Iran test-fired more long-range missiles overnight in a second round of exercises meant to show that the country can defend itself against any attack by the United States or Israel, Iranian state television reported Thursday.
The weapons have “special capabilities” and included missiles launched from naval ships in the Persian Gulf, along with torpedoes and surface-to-surface missiles, the broadcast said. It did not elaborate.
A brief video clip showed two missiles being fired simultaneously in the darkness. An intelligence official in Washington said there had been a second test and that it was small.
"It does appear that they had a small military exercise last evening, very small," the intelligence official told Reuters.
‘We will defend American interests’
The launches come hours after Secretary of State Condoleezza Rice warned Iran that Washington will not back down in the face of threats against Israel.
“We are sending a message to Iran that we will defend American interests and the interests of our allies,” Rice said Thursday in Georgia at the close of a three-day Eastern European trip.
“We take very, very strongly our obligation to help our allies defend themselves and no one should be confused about that,” Rice said after meeting Georgian President Mikheil Saakashvili.
Israel, which has long been assumed to have its own atomic arsenal, has sworn to prevent Iran from emerging as a nuclear-armed power. Last month it staged an air force exercise that stoked speculation about a possible assault on Iranian nuclear sites.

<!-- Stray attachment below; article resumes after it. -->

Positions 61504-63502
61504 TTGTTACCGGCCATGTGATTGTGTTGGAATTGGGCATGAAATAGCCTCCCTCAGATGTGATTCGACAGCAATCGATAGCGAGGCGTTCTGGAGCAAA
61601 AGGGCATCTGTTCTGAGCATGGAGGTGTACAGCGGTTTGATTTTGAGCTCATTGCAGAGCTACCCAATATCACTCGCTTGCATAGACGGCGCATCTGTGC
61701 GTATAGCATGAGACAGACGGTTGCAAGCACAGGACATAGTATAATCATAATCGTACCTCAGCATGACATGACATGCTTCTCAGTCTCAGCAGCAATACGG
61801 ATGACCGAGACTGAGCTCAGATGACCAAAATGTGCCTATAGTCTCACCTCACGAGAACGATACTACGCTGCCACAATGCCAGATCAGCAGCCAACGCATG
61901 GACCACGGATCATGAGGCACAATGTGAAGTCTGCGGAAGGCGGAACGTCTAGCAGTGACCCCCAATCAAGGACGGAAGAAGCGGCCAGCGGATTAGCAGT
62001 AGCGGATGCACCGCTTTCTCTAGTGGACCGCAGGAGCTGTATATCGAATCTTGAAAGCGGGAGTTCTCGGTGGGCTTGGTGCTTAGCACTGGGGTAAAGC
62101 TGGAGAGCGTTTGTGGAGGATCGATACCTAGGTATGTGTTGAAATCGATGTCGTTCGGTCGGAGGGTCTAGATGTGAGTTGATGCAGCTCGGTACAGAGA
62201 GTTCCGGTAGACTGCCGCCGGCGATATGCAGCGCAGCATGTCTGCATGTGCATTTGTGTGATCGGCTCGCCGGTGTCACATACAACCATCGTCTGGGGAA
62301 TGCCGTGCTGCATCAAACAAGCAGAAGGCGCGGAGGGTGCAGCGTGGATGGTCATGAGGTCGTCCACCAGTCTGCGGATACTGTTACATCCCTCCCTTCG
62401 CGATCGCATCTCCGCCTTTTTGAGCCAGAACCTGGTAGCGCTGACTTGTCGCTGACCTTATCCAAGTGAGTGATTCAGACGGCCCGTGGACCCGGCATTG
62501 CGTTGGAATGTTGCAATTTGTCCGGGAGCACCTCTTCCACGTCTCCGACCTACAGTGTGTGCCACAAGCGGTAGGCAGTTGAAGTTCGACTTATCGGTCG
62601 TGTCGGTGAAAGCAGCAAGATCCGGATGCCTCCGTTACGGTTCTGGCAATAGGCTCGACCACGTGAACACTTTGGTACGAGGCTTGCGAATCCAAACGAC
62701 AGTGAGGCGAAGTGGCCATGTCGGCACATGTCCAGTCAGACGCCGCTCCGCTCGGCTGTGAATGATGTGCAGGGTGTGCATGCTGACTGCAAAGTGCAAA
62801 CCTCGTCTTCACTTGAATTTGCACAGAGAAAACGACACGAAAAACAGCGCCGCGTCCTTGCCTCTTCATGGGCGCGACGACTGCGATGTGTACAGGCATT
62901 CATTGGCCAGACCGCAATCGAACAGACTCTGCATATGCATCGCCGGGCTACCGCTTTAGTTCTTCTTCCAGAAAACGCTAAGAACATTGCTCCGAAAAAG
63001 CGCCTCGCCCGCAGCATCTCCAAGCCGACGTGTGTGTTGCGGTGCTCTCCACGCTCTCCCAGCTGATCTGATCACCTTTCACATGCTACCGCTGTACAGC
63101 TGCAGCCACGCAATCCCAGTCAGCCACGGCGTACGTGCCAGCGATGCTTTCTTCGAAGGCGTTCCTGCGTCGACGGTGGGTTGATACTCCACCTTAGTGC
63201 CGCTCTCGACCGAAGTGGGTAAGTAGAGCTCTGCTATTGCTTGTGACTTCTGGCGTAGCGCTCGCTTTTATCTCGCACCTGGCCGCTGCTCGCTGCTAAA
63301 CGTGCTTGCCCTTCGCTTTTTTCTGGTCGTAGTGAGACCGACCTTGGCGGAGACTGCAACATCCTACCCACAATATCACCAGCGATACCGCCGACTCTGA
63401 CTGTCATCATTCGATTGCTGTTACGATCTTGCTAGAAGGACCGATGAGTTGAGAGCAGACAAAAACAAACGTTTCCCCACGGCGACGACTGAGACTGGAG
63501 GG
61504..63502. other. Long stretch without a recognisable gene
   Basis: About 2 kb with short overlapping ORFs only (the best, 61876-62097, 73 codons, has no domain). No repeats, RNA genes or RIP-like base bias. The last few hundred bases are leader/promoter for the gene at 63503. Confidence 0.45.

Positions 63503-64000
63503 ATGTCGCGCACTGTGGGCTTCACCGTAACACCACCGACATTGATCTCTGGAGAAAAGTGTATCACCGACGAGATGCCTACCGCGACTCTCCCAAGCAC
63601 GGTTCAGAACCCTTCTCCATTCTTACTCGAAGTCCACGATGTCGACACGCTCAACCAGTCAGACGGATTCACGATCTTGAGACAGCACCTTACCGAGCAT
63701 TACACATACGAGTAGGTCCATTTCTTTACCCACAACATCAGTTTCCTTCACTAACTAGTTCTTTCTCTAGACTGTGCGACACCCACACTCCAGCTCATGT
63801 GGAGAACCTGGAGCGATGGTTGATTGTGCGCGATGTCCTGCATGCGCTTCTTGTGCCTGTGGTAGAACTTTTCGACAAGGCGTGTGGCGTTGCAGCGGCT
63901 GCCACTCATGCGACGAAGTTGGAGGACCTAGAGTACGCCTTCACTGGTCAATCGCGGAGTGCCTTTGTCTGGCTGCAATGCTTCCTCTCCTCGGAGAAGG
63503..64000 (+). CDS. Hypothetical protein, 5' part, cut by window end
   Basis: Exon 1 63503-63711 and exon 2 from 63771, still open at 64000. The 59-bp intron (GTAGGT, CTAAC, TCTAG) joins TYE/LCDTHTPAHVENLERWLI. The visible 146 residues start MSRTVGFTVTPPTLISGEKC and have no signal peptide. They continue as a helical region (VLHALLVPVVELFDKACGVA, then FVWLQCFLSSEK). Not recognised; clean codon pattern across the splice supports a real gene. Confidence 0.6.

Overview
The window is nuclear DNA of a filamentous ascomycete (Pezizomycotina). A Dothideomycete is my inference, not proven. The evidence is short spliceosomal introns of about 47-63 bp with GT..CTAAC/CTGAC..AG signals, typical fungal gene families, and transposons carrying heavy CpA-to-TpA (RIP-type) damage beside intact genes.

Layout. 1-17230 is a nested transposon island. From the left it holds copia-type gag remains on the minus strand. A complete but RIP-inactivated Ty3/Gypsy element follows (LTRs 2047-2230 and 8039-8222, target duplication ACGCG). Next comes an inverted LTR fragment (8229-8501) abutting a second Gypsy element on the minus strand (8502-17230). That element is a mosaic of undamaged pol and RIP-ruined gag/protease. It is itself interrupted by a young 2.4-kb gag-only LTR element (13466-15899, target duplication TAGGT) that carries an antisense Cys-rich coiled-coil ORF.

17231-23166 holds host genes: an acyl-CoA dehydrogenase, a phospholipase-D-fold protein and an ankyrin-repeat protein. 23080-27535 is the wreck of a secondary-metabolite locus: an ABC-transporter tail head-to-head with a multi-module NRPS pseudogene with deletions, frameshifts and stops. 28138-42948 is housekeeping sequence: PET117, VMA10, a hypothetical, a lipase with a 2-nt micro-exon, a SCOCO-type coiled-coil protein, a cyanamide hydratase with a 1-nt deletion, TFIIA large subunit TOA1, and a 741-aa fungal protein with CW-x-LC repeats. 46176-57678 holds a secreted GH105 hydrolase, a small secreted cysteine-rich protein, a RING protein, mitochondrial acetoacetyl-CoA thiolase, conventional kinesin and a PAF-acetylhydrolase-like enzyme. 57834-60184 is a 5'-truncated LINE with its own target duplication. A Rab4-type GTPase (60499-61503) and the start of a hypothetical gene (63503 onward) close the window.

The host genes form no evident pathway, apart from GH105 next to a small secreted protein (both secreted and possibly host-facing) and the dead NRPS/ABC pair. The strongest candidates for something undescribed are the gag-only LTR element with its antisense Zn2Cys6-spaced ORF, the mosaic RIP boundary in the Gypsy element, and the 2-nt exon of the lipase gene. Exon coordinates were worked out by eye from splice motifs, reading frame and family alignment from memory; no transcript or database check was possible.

Israeli Defense Minister Ehud Barak said he favored diplomatic pressure and sanctions, but that, "Israel is the strongest country in the region and has proved in the past it is not afraid to take action when its vital security interests are at stake."
Among the missiles Iran said it tested Wednesday was a new version of the Shahab-3, which officials have said has a range of 1,250 miles and is armed with a 1-ton conventional warhead.
That would put Israel, Turkey, the Arabian peninsula, Afghanistan and Pakistan all within striking distance.
Wednesday’s missile tests were conducted at the Strait of Hormuz, a strategic waterway at the mouth of the Persian Gulf through which about 40 percent of the world’s oil passes. Iran has threatened to shut down traffic in the strait if attacked.
Iranian state TV and radio said that Thursday's missile tests took place during the night into Thursday.
“Deep in the Persian Gulf waters, the launch of different types of ground-to-sea, surface-to-surface, sea-to-air and the powerful launch of the Hout missile successfully took place,” state radio said without giving further details of the missiles.
Iranian satellite channel Press TV said Hout was a torpedo.
Oil prices jumped on news of Wednesday’s tests, rising $1.44 to $137.48 a barrel in electronic trading on the New York Mercantile Exchange.